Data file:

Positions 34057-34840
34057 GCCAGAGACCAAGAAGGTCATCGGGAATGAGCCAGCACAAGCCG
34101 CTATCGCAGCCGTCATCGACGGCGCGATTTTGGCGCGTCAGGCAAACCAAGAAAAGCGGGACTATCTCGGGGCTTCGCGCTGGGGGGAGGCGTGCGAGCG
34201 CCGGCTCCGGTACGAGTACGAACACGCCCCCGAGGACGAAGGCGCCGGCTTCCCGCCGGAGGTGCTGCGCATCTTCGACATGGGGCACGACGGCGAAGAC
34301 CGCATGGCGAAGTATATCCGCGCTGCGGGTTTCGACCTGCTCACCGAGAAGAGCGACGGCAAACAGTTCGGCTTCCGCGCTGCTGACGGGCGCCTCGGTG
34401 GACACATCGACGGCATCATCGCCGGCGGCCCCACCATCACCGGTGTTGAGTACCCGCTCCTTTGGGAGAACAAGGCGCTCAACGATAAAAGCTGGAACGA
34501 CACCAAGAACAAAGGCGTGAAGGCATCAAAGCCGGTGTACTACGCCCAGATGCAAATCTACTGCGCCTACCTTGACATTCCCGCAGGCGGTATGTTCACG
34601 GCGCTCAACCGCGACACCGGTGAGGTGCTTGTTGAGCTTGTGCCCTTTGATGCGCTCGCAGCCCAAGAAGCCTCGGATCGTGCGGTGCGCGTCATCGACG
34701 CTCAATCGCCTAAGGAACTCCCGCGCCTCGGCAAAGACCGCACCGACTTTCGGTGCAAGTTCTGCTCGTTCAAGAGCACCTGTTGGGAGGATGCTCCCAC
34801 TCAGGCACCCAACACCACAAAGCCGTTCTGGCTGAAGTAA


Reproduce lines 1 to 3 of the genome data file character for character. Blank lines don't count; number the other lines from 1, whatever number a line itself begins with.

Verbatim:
Positions 34057-34840
34057 GCCAGAGACCAAGAAGGTCATCGGGAATGAGCCAGCACAAGCCG
34101 CTATCGCAGCCGTCATCGACGGCGCGATTTTGGCGCGTCAGGCAAACCAAGAAAAGCGGGACTATCTCGGGGCTTCGCGCTGGGGGGAGGCGTGCGAGCG